The judgement of the German Supreme Court of 23rd March 2005 (File Number X ZR 123/03) – Entry to the online business directory of 22nd February 2005
The plaintiff is a company which specialises in organising and equipping entertainment events. The defendant runs an online business directory, into which interested companies can be entered.
On 7th March 2001, the defendant sent an offer to several companies, among others to the plaintiff’s company. The offer promoted “an entry into our federal online yellow pages” and read as follows: “Choose the form of entry that you prefer from those listed below and send your form to us not later than 30th April 2001”. Whereas price details accompanied three out of four forms to choose from, the price for the basic entry could only be found small-print further down. The note read among other things: “I herewith confirm the correctness of the above-given company data and request a basic entry into the yellow pages at an annual price of EUR 845.” The reverse side of the document contained the defendant’s General Terms and Conditions. Point 2 thereof, headed “Entry Period” read: “The agreement is concluded for the period of two years.”
Having chosen the basic entry by ticking the appropriate box and having filled in the data on her company, the plaintiff signed the letter and sent it back to the defendant on 30th April 2001. The defendant calculated the amount of DM 1,917.11 due for a year-long basic entry and later sent a reminder to the plaintiff requesting her to pay the amount due. The plaintiff did so.
In her writing dated 18th September 2001, the plaintiff rescinds the agreement with the defendant on the grounds of wilful deception. She maintains to have considered the defendant’s letter to be a form of the telephone directory publisher, which had been requested by Deutsche Telekom to contact her, since she had had her phone number changed by Deutsche Telekom. By ticking the box “Basic entry”, she had expected to receive a free-of-charge service. Furthermore, she claims to have been deceived with respect to the duration of the agreement. She has paid the amount due in order to avoid a dispute in court. It was not until later that she sought legal advice.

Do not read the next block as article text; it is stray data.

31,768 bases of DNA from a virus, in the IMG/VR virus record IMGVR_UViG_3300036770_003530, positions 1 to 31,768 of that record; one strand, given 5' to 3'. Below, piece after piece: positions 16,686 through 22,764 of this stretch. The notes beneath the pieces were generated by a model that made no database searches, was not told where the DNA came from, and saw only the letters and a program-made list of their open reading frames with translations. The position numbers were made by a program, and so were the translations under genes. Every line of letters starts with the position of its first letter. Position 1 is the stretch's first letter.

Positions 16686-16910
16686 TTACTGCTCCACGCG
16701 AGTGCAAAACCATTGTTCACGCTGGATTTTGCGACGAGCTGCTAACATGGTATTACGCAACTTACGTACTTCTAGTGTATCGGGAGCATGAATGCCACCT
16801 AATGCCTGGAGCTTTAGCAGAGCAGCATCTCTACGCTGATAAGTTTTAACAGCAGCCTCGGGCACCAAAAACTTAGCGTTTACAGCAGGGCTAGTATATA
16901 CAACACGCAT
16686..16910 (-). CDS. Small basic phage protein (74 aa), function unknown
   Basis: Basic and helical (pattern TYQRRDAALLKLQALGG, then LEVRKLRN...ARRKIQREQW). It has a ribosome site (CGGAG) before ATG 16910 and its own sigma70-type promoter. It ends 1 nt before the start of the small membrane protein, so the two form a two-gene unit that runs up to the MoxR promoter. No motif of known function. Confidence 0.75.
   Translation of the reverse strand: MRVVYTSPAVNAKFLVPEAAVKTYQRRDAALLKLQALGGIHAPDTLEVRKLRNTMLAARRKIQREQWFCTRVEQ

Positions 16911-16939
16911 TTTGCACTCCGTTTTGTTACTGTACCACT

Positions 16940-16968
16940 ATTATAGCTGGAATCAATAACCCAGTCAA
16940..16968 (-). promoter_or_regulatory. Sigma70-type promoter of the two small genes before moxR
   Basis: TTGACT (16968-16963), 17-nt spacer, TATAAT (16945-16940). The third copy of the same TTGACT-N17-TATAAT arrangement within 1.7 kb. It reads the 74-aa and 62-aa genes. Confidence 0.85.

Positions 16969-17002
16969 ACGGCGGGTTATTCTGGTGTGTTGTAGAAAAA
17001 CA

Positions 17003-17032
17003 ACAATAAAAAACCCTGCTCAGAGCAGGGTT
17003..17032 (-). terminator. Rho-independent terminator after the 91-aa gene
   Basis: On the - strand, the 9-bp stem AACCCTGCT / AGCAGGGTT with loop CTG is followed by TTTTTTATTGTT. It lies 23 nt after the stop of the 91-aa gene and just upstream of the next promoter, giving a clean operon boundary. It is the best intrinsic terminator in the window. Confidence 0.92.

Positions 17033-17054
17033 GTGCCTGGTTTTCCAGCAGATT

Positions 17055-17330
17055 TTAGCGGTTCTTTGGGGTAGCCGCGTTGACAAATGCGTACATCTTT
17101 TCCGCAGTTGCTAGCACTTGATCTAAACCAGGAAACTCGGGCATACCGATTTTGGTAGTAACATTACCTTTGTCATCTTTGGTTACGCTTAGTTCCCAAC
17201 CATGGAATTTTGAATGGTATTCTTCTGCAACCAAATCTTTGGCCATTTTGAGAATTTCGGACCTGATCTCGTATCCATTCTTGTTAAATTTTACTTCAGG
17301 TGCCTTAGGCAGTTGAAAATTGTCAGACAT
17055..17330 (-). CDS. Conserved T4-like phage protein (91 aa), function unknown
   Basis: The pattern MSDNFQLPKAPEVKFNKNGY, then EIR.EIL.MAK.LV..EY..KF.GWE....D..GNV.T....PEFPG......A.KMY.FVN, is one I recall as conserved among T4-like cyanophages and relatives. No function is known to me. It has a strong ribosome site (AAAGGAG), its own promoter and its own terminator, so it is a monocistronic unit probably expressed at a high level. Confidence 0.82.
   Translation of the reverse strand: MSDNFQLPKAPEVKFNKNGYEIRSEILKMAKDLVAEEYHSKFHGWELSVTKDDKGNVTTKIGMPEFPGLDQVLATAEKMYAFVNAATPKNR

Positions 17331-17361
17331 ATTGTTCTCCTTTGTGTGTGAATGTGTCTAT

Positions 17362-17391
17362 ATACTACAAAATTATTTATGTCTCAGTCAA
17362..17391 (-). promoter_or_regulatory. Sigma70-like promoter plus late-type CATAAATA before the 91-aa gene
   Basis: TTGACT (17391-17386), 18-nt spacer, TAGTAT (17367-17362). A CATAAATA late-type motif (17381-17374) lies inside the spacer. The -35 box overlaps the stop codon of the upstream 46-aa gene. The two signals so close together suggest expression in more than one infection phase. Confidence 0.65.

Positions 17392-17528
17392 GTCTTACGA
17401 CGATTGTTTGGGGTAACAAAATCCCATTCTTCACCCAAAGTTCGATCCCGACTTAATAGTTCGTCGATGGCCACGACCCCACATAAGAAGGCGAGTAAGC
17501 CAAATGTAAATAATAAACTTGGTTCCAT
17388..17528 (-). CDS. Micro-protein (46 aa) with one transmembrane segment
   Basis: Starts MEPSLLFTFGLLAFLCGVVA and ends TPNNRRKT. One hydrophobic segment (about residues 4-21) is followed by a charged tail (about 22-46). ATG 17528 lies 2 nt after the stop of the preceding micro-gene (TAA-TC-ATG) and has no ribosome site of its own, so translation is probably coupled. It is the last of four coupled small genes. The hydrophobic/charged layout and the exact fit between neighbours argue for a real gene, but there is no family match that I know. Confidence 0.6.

The plaintiff demanded in court that the agreement dated 30th April 2001 be found void. She also demanded that the amount she had paid be refunded to her with interest due.
The local court rejected the claim. The plaintiff has lodged and appeal.
The German Supreme Court sided with the lower court. The Court answered in negative to the accusation of malicious deception, reasoning that the letter sent by the defendant contained all information necessary in order to determine the addressee.
An entry in an online business directory for a period of 2 years disguised as an “application for entry and galley proof” does not justify a rescission on the grounds of wilful deception. This applies even if the advertisement in question is contrary to public policy or to accepted principles of morality according to competition law.